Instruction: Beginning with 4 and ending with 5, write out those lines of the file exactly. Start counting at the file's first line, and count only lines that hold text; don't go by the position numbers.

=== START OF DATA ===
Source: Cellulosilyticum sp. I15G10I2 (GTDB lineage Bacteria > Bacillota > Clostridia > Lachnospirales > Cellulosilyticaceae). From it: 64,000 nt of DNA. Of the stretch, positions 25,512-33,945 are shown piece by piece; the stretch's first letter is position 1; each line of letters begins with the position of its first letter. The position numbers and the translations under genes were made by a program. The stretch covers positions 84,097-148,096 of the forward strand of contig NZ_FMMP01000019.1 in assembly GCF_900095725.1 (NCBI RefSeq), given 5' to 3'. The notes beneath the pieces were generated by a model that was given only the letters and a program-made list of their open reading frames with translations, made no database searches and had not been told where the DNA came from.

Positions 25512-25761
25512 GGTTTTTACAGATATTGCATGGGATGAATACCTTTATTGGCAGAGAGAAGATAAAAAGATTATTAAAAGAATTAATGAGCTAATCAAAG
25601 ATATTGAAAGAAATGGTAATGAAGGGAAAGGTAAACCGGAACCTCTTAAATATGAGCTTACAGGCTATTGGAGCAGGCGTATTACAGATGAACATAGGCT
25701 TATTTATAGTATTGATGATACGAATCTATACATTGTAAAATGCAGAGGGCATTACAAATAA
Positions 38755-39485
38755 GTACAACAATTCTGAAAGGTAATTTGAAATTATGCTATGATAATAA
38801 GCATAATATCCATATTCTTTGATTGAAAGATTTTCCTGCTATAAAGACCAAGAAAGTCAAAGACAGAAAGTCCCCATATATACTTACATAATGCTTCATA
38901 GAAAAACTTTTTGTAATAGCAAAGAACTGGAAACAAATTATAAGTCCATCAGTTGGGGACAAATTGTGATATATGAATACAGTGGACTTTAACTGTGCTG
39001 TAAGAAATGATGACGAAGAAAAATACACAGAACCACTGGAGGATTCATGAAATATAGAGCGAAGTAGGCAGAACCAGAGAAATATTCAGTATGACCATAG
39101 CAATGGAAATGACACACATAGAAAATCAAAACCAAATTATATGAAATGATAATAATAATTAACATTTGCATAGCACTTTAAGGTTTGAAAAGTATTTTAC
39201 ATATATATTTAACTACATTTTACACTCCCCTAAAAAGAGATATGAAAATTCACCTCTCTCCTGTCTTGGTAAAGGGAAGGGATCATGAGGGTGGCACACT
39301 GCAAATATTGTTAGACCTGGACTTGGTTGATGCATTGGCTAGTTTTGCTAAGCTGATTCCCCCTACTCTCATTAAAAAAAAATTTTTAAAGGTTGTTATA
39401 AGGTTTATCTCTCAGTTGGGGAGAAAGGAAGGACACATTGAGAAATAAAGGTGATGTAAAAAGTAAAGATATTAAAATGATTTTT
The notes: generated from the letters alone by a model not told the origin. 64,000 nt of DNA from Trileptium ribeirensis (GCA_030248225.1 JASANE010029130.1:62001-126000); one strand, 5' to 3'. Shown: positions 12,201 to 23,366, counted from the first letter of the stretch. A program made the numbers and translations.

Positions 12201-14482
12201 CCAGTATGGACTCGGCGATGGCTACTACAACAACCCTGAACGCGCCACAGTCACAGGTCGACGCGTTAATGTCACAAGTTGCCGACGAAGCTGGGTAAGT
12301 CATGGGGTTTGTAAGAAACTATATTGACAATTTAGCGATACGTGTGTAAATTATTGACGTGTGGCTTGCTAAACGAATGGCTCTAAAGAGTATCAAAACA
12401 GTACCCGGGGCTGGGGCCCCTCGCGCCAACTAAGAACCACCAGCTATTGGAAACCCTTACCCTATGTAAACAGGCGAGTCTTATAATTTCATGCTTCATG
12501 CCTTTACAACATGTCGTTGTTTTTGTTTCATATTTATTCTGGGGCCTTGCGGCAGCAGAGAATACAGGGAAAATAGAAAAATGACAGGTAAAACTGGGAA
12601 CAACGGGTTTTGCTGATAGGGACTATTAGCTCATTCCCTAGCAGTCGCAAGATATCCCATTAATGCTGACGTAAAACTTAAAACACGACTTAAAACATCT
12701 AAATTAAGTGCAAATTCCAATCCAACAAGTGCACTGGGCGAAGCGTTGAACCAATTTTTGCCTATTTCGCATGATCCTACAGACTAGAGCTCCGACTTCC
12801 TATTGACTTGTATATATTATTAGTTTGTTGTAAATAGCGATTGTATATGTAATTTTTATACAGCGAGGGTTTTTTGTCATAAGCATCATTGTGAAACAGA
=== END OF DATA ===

25601 ATATTGAAAGAAATGGTAATGAAGGGAAAGGTAAACCGGAACCTCTTAAATATGAGCTTACAGGCTATTGGAGCAGGCGTATTACAGATGAACATAGGCT
25701 TATTTATAGTATTGATGATACGAATCTATACATTGTAAAATGCAGAGGGCATTACAAATAA